IDEAS home Printed from https://ideas.repec.org/p/hal/journl/hal-00555630.html
   My bibliography  Save this paper

Internet Banking and the question of Bank Run: lesson from the Northern Rock Bank case

Author

Listed:
  • Nathalie Janson

    (Pôle Finance Responsable - Rouen Business School - Rouen Business School)

Abstract

The subprime crisis triggered a series of bankruptcies and bank runs at a level never experienced since the Great Depression. The banking environment radically changed since the 1930's, in particular the development of information technology decreases considerably the cost of information. Furthermore internet banking increases severely the speed at which the demand for withdrawals are addressed to troubled banks. In the past demand for withdrawals could be slow down by fact that depositors had to physically " queue " and by the existence of opening hours of banks branches. Given these new circumstances a liquidity shortage may have an even more severe consequence on a bank since the delay between the " bad news " and the bank run can shorten dramatically. Indeed the Northern Rock Bank case in Great Britain illustrates that situation where a bank unable to borrow from its peers in the interbank market is within few hours ran by its depositors. The aim of the paper is to analyze the consequences of the major instability introduced by internet banking on the bank's ability to manage a liquidity crisis and an opportunity to discuss further the so-called "endemic instability" of the fractional reserve banking system.

Suggested Citation

  • Nathalie Janson, 2009. "Internet Banking and the question of Bank Run: lesson from the Northern Rock Bank case," Post-Print hal-00555630, HAL.
  • Handle: RePEc:hal:journl:hal-00555630
    Note: View the original document on HAL open archive server: https://hal-rbs.archives-ouvertes.fr/hal-00555630
    as

    Download full text from publisher

    File URL: https://hal-rbs.archives-ouvertes.fr/hal-00555630/document
    Download Restriction: no

    References listed on IDEAS

    as
    1. Jean-Charles Rochet & Xavier Vives, 2004. "Coordination Failures and the Lender of Last Resort: Was Bagehot Right After All?," Journal of the European Economic Association, MIT Press, vol. 2(6), pages 1116-1147, December.
    2. Skeie, David R., 2008. "Banking with nominal deposits and inside money," Journal of Financial Intermediation, Elsevier, vol. 17(4), pages 562-584, October.
    3. Douglas W. Diamond & Raghuram G. Rajan, 2005. "Liquidity Shortages and Banking Crises," Journal of Finance, American Finance Association, vol. 60(2), pages 615-647, April.
    4. Douglas W. Diamond & Philip H. Dybvig, 2000. "Bank runs, deposit insurance, and liquidity," Quarterly Review, Federal Reserve Bank of Minneapolis, issue Win, pages 14-23.
    5. Itay Goldstein & Ady Pauzner, 2005. "Demand-Deposit Contracts and the Probability of Bank Runs," Journal of Finance, American Finance Association, vol. 60(3), pages 1293-1327, June.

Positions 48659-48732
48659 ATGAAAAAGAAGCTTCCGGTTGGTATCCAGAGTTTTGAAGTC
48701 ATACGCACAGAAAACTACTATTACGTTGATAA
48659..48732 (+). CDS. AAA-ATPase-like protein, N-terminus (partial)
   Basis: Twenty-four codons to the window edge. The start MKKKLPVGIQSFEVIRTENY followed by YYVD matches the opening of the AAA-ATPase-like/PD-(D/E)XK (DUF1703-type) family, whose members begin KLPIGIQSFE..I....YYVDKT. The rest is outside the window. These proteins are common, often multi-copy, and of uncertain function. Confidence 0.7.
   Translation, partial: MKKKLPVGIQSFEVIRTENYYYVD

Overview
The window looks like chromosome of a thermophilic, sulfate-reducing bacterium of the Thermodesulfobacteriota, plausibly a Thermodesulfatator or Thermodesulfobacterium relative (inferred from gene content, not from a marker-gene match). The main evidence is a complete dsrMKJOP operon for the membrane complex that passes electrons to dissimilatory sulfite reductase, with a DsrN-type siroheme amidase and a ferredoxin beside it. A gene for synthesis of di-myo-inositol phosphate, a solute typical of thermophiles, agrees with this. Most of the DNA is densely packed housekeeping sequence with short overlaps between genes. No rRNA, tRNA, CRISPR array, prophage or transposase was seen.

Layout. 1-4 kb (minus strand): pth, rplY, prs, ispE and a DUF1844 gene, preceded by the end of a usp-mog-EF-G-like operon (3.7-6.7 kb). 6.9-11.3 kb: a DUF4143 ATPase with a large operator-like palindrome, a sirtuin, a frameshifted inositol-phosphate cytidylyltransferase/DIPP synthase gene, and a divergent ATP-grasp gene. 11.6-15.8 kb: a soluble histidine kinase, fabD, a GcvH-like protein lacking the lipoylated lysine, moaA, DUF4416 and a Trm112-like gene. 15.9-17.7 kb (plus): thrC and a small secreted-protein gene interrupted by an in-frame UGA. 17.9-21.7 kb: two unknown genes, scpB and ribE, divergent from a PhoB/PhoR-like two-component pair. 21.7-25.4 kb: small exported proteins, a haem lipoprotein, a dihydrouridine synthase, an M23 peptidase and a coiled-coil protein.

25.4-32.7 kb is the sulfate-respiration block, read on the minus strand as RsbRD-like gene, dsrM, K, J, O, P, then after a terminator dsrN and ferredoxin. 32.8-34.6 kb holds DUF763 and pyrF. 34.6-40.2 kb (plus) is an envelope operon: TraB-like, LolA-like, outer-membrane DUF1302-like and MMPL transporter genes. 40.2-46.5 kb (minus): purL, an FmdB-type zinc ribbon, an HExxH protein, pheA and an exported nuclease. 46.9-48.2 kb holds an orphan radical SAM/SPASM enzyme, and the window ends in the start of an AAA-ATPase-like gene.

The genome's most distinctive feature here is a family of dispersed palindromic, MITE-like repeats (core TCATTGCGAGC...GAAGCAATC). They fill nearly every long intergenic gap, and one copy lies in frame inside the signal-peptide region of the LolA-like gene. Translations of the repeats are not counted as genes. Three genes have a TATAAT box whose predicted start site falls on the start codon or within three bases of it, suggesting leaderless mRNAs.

6. Samartin, Margarita, 2003. "Should bank runs be prevented?," Journal of Banking & Finance, Elsevier, vol. 27(5), pages 977-1000, May.
    7. James Peck & Karl Shell, 2003. "Bank Portfolio Restrictions and Equilibrium Bank Runs," Levine's Bibliography 666156000000000077, UCLA Department of Economics.
    8. James Peck & Karl Shell, 2003. "Equilibrium Bank Runs," Journal of Political Economy, University of Chicago Press, vol. 111(1), pages 103-123, February.
    Full references (including those not matched with items on IDEAS)

    Corrections

    All material on this site has been provided by the respective publishers and authors. You can help correct errors and omissions. When requesting a correction, please mention this item's handle: RePEc:hal:journl:hal-00555630. See general information about how to correct material in RePEc.

    For technical questions regarding this item, or to correct its authors, title, abstract, bibliographic or download information, contact: (CCSD). General contact details of provider: https://hal.archives-ouvertes.fr/ .

    If you have authored this item and are not yet registered with RePEc, we encourage you to do it here. This allows to link your profile to this item. It also allows you to accept potential citations to this item that we are uncertain about.

    If CitEc recognized a reference but did not link an item in RePEc to it, you can help with this form .

    If you know of missing items citing this one, you can help us creating those links by adding the relevant references in the same way as above, for each refering item. If you are a registered author of this item, you may also want to check the "citations" tab in your RePEc Author Service profile, as there may be some citations waiting for confirmation.

    Please note that corrections may take a couple of weeks to filter through the various RePEc services.

    IDEAS is a RePEc service hosted by the Research Division of the Federal Reserve Bank of St. Louis . RePEc uses bibliographic data supplied by the respective publishers.